We are going to do three things with this plugin which are; backup, repair, and optimize.
Click on backup DB and then click backup at the bottom. You do not need to worry about gzipping.
The next step is to repair the database, so click on repair DB and finally click on repair at the bottom.
The final step is to optimize your database. Select the optimize DB option to the left and click on the optimize button at the bottom of the page.
You want to make sure that these happen on autopilot every few days. To do this, go into DB options. At the bottom you should see Automatic Scheduling. Make sure that you pick that backups are done daily. Set the plugin to optimize every couple of days and repair the database each week. Save all the changes.
When you ran ySlow, you almost certainly noticed that it told you to make fewer HTTP requests. Under this, it probably told you that there are so many external background images and that you should combine them into CSS sprites.
If all of these images could be just a single image, imagine how much faster your site would be? To do this, we are going to take advantage of a little tool called Spriteme. Don’t worry, it’s free. Go over and grab it RIGHT HERE. Do this in a new tab and have the homepage of your website in a separate tab.
When you have SpriteMe in one tab, and your homepage in another, you will want to drag the SpriteMe text that says “drag this link: onto the tab of your homepage. A box should appear at the right hand of your screen. Click on make sprite. Once it has finished and a picture pops up, save this image and then upload it to your WordPress.
Click the export CSS button and copy all the CSS code down. Each and every line. Then head over to the style.css of your theme, which should be located in Appearance > Editor > Style.css and paste all the code at the very bottom. You do not want to overwrite any of the default code so just paste it at the very end. In the code you are copying and pasting, it will say http://jaredhirsch.com. You will want to change this to the URL where you uploaded the sprite picture that you saved.
When you have completed this step, empty all caches again in the performance tab of W3.
If you have access to Photoshop, this is a great way to compress your images before uploading them to your site. I know a lot of you do not have Photoshop so there is another way that you can make the file size of your images a bit smaller and help speed up your site.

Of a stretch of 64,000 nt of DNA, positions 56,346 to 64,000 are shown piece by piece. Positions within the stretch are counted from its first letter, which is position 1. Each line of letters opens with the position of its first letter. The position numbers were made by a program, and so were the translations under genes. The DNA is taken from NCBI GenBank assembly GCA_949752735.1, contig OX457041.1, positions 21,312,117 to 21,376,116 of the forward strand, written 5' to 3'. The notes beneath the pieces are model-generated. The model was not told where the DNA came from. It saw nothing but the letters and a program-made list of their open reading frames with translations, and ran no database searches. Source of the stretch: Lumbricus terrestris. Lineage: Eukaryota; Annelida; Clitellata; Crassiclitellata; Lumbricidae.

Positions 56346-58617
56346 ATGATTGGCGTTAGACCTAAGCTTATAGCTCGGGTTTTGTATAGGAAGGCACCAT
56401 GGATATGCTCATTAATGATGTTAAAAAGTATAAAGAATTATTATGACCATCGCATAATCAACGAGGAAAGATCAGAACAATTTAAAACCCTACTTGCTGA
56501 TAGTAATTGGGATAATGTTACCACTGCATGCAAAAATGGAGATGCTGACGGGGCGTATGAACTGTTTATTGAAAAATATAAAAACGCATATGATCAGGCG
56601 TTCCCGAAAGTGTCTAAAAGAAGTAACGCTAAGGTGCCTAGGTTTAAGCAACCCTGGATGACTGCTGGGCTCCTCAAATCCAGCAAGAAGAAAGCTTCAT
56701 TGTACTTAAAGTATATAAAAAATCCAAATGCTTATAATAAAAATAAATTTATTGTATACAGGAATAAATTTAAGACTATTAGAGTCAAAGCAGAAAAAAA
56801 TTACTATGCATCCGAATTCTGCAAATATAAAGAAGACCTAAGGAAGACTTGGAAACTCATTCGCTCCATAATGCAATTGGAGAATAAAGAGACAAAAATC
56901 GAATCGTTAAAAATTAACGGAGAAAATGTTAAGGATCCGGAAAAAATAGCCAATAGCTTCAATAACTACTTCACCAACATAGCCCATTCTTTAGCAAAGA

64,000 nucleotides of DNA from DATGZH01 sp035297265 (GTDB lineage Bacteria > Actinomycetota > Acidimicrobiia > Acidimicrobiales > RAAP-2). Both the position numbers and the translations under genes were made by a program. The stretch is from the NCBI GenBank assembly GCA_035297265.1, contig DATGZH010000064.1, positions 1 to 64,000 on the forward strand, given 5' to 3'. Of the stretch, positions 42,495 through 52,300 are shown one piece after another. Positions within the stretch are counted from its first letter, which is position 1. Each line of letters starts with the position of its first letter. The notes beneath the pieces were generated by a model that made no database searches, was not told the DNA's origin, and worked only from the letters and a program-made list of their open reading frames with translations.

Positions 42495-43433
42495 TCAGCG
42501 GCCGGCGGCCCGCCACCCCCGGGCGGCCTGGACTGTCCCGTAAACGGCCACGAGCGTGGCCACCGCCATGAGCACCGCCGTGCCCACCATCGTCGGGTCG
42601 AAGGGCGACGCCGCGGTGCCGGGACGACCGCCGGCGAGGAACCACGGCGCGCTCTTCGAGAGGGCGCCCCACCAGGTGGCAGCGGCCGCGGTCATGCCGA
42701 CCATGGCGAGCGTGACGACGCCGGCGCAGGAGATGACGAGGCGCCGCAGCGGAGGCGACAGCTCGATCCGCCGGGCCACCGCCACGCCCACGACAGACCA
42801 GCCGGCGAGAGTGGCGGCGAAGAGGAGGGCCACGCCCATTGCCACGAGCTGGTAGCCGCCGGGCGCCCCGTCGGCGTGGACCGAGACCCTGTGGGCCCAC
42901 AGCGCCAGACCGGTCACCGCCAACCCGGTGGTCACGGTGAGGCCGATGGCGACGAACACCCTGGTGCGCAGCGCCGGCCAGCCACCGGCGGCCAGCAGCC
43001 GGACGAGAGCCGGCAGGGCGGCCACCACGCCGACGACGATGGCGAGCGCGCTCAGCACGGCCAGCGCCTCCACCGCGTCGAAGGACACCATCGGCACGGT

First thing you need to do is check the images of your theme and if they are optimized. I like to use an app called Trimage. Try it out. If you are using a mac, then imageOptim is probably a better choice.
After all the theme images are compressed, check out Smush.it. It will optimize the images that you use in posts and pages.
GZIP it Up
This part is a great optimization technique but if you do not feel comfortable editing these files, go ahead and skip it. If you want to enable PHP Gzip compression, then you need to edit the php.ini with a text editor.
Find the following:
For a default, it is set at off. You want to change this so it is on. It should look like this:
zlib.output_compression = On
After you have changed this, you need to restart your Apache server. Each page run by PHP will be compressed before it is even sent over the internet.
PHP can also be used to to adjust to different compression levels. These are between one and nine where one is least compressed and nine is going to be the most compressed. As a default, it was set to six. This generally gives the best compression without giving up server performance.
zlib.output_compression_level = 6
If you do not have access to the php.ini file becuase you might be on shared hosting, you can also do this from the .htaccess file. Add the following line to the .htaccess file:
php_flag zlib.output_compression on
Make sure to verify that the compression is working properly! You can read a small tutorial here.
There is just a few more things I want to mention. You have made a lot of changes so far. You should probably go back into W3 and empty all caches one more time.
Do a ySlow test again and see what it says. You should have seen another nice increase. You might see that it says that you should use a CDN or content delivery network. If you want to add a CDN the proper way, go ahead and read this tutorial HERE.
If you did everything properly, you should now be seeing a green A rating in ySlow. You can also check on Google’s page speed report as well.
When I first started off with WordPress, I would normally just download a few plugins on the site and call it a day for optimization. I have come a long way since then and by using the steps outlined above, you really can make a drastic difference in the speed of your site. It should take you about an hour to do all the steps above, but the time spent is well worth it.